MOZART: Overtures

Artist: Wolfgang Amadeus Mozart

After Bach and his contemporaries had brought Baroque counterpoint to its peak, composers of the next generation reacted by lightening the texture of their music. The melody line dominated, and the middle and bass instruments were entrusted with harmonic and rhythmic accompaniment rather than with independent lines of their own. This new style, though, was no less bubbling and energetic — see the overtures (instrumental preludes) which Mozart (1756-91) wrote for his operas. Brilliant attention-getters, arresting but never too pompous, full of catchy tunes, cheeky wind solos and stirring trumpet-and drum passages, these overtures are played with great verve by Capella Istropolitana.

CHOPIN: Etudes Opp. 10 and 25

Artist: Freddy Kempf

Release Date: 2004

Frederic Chopin’s music, full of innovations in nuances of harmony and delicate coloristic effects, pushed the boundaries of what a piano could do. In these two sets of etudes (completed in 1832 and 1836), he also pushed piano technique, making unprecedented demands of virtuosity in works that are still among the most richly dazzling ever written. Not all the pieces are finger-tanglers, though; some are studies in sensitive touch and singing melody. Though pianist Freddy Kempf’s technique is precise, these etudes are for him poetry first; in op. 10 no. 3 in E or op. 25 no. 1 in A-flat, he phrases the surface melody with the expressivity a great vocalist might bring to it.

Pearl Fishers and Other Famous Operatic Duets

Artist: Various Artists

It occurred to me that an album of duets might make an even better introduction to opera than one of solo arias — even though those big diva/divo moments are what the general public thinks of when they hear the term opera. Duets, of course, display the character interplay that the dramatic side of opera is all about: love, conflict, friendship — or betrayal, as in the searing finale to Act II of Verdi’s Otello, when Iago falsely swears loyalty to the title character. Two rapturous and justly popular duets recorded here come from French operas, the rest from Italian. Complete recordings of many of these operas are also available on eMusic, so if these excerpts whet your appetite, you can move on to explore the entire work.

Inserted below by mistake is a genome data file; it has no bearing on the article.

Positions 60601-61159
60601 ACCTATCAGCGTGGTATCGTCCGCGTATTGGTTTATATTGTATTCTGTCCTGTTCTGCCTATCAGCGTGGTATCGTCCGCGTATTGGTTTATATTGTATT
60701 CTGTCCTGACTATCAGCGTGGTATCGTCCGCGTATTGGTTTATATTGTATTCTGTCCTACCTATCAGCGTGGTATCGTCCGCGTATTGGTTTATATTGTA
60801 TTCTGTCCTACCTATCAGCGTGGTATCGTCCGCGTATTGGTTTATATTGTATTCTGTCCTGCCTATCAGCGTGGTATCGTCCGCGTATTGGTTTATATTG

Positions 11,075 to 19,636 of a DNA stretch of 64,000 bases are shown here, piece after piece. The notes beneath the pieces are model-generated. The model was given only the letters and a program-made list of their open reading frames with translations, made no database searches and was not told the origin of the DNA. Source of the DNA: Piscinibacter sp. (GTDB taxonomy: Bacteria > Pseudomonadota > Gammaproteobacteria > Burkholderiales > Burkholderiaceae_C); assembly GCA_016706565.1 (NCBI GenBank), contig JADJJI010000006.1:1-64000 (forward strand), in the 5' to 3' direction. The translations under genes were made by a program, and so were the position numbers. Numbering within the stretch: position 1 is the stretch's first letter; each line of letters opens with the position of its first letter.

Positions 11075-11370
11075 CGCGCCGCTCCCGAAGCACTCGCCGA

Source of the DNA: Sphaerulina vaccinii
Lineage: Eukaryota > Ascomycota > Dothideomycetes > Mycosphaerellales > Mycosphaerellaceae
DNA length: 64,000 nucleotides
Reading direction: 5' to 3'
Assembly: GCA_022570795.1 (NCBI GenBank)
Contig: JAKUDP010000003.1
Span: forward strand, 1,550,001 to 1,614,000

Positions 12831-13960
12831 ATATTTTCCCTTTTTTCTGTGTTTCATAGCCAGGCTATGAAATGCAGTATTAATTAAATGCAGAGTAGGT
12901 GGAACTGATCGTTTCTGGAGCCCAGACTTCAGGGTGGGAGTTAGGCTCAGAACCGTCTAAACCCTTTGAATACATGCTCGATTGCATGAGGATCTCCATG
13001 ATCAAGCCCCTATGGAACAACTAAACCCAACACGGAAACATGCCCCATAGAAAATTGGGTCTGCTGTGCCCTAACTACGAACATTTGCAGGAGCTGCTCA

Dvorak / Haydn / Shostakovich: String Quartets

Artist: Quartetto Cassoviae

Release Date: 2000

Contained on this disc is a mini-history of the string quartet itself: an elegant, buoyant piece (1799) by Franz Josef Haydn, a pioneer of the form; a fragrantly tuneful example (1893) by Antonin Dvorak, written under the influence of American folksong; and a bitter, semi-autobiographical work (1960) by Dmitri Shostakovich, reflective of his state of mind during a life lived under Soviet oppression. The Quartetto Cassoviae’s performance of this last quartet is perhaps the disc’s most impressive: it’s taut, wiry, grippingly expressive and even a little nightmarish.

Alexander Borodin: Symphony No.2 – Conducted by Carlos Kleiber & Erich Kleiber

Artist: Kleiber

Release Date: 2003

I chose this symphony because I clearly remember my sister, eight or nine at the time, dragged to one of my school orchestra concerts and, at its conclusion, telling me she liked this piece best. The brusque gesture that launches Alexander Borodin’s Second Symphony (1876) is definitely one of the more arresting openings: glowering, passionate and Russian, Russian, Russian. Compare it to the sinuous oboe melody that comes later, and you hear the two sides of Borodin’s musical personality: barbaric vs. sensuous, both tinged with the exotic folk colors of ancient Asian tribes. This disc is also the only one I know that offers father-son performances of the same work, by Erich (1890-1956) and Carlos Kleiber (1930-2004).